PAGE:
|Ignoring an Inconvenient Truth|
In case you were wondering whether FDA was going to learn from its loss in court to Utah Medical, the answer is apparently no.
Just as with three previous agency defeats in federal court, the Utah Medical case has been omitted from The Enforcement Story, the agency's official public report of significant legal decisions, which is published annually by the Office of Regulatory Affairs (ORA).
The Utah Medical case is legally significant because it established that, in quality system regulation or GMP compliance, a medical device company is free to depart from the prescriptive direction of FDA officials—that “many roads lead to Rome.” In other words, government enforcement of penalties requires officials to identify which Code of Federal Regulations requirements are being violated by a device firm, not dictate methods that a company must use to comply with those regulations.
In normal circumstances, such guidance from the federal judiciary could lead to a change in agency practices. The current practice is one of prescribing “how to” advice to industry, through workshops, speeches, informal advice, interpretive guidances, and other means, as opposed to “what to” advice.
However, shortly after the Utah Medical decision was handed down, a senior FDA attorney was reputed to have said, informally among other lawyers, that the decision was delivered by an “aberrant” judge. (Utah Medical judge Bruce S. Jenkins, who was appointed by President Carter in 1978, actually has a long list of home-state accolades and honors to his credit.)
Since then, no FDA or Department of Justice attorney associated with the case, or any other federal official, has been willing to discuss the case, either on or off the record. Because most professional legal forums in what is known as the “FDA bar” rely heavily on the fraternal participation of FDA attorneys, that reliance effectively discourages anyone from discussing this case in formal programs. It's as if it has simply vanished.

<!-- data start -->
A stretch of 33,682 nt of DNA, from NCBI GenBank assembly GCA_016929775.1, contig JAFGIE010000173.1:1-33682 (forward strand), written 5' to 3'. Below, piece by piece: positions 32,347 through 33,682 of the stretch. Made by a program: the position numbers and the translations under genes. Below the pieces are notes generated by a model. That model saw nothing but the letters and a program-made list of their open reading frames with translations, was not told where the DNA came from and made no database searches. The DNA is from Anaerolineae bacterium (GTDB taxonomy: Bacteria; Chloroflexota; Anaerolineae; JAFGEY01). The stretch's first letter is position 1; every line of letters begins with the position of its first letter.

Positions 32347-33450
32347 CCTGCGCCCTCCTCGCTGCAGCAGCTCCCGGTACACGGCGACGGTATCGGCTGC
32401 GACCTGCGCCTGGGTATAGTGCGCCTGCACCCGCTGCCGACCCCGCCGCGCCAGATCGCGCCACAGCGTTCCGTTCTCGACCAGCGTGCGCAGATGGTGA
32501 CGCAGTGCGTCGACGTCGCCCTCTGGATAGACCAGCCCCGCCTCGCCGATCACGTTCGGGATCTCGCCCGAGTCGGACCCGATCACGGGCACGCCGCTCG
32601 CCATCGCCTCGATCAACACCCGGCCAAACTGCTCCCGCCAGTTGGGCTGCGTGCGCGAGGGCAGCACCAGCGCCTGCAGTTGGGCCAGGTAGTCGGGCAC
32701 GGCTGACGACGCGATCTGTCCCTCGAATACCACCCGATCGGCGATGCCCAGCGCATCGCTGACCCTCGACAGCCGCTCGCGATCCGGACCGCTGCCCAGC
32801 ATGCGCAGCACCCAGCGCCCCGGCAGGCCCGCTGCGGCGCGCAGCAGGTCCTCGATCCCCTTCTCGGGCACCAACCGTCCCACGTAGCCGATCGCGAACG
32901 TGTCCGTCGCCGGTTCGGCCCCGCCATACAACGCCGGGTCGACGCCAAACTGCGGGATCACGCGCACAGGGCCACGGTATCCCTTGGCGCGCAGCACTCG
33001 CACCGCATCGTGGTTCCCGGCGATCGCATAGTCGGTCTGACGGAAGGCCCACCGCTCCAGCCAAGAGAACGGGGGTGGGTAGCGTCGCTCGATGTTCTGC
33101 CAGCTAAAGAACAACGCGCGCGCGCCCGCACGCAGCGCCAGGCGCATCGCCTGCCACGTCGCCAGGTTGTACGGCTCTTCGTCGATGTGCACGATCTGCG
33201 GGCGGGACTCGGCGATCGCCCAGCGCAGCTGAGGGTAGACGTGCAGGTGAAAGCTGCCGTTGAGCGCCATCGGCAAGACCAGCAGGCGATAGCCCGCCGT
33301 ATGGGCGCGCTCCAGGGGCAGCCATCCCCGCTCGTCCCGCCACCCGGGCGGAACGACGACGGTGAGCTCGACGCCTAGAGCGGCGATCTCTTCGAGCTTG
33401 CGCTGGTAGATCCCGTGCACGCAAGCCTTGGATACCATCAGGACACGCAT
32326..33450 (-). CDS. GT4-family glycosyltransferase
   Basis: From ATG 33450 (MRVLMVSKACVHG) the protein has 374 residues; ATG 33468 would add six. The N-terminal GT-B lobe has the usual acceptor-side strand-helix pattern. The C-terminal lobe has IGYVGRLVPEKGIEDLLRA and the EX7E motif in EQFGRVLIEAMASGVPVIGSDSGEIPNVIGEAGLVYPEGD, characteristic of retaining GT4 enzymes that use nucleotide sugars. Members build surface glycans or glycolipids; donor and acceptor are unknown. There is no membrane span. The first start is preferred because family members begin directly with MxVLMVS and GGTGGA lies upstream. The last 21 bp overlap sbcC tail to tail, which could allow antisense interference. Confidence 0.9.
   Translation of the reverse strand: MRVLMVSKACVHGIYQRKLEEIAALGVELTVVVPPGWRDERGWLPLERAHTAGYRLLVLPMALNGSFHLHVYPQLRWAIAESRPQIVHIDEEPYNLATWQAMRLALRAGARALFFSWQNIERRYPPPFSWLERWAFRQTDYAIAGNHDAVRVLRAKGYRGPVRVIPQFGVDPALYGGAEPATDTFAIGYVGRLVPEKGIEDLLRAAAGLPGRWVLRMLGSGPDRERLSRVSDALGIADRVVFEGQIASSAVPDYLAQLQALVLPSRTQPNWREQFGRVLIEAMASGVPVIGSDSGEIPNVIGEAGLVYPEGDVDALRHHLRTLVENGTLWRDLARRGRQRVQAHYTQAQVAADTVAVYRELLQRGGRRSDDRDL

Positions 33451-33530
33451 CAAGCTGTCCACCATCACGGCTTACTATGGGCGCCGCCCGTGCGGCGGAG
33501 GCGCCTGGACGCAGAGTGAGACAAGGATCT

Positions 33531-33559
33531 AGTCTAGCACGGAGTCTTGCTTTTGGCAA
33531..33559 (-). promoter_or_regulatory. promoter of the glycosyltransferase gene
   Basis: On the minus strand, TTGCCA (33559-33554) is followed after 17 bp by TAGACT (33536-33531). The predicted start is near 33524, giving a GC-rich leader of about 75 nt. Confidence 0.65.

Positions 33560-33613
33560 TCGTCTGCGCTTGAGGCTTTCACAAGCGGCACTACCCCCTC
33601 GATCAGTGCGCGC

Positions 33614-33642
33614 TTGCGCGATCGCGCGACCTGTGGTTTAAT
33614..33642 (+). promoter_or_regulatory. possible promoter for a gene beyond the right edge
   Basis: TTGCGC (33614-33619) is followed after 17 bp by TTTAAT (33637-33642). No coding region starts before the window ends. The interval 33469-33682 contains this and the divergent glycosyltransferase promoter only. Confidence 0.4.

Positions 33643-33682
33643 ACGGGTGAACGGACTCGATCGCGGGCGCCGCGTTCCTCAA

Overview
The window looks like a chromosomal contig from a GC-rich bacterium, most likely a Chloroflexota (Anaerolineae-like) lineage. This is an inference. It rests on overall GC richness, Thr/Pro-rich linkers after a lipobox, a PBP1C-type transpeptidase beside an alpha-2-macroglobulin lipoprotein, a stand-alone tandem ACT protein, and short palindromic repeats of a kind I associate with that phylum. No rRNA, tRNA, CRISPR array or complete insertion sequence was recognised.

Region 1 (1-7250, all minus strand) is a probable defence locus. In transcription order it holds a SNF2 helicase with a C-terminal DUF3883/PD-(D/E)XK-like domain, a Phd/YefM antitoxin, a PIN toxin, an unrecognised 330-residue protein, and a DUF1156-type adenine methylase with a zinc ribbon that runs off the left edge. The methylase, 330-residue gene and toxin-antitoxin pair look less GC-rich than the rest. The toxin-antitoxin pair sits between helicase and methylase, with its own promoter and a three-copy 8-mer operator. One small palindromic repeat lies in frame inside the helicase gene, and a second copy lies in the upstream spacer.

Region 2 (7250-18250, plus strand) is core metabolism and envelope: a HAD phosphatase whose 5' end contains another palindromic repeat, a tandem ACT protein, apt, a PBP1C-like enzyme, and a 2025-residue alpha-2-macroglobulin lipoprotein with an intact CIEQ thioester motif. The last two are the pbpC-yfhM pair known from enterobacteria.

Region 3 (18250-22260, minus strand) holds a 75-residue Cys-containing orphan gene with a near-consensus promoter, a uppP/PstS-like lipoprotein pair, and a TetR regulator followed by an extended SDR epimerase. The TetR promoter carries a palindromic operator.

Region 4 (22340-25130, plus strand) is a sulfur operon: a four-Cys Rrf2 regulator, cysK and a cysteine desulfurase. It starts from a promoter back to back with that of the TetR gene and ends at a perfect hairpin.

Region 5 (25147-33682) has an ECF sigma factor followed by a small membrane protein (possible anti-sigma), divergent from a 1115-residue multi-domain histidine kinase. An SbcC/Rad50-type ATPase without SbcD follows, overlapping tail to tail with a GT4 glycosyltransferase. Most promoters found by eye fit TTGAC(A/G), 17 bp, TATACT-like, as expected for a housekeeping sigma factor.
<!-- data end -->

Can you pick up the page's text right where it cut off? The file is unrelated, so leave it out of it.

When I reported on Jenkins's record in January on FDAweb.com, it attracted a sneering anonymous comment from someone who seemed to be familiar with the case from FDA's perspective. “These plaudits all come from the judge's alma mater or the Utah [State] Bar. Utah is well known as a rogue state with uber-libertarian sentiments regarding federal regulation of any kind, and that sentiment is even more prevalent in the realm of drug, device, and dietary supplement regulation.”
Two separate requests for an explanation for the omission from ORA's most responsible officer, associate commissioner for regulatory affairs Margaret O'K. Glavin, garnered no response.
Apparently, in FDA's mind, this “aberrant” and inconvenient truth never was.
In an agency over which commissioners may reign but not rule, as reported last month, why should we be surprised if, below these nominal commissioners, subordinates may overrule the orders of judges?
New Guidance Issued on CLIA Waivers
FDA has issued a guidance for industry and FDA staff, titled Recommendations for Clinical Laboratory Improvement Amendments of 1988 (CLIA) Waiver Applications for Manufacturers of In Vitro Diagnostic Devices. It makes recommendations to manufacturers seeking to submit information through a CLIA waiver application to FDA and modifies recommendations presented in draft guidances released in 2001 and 2005, respectively.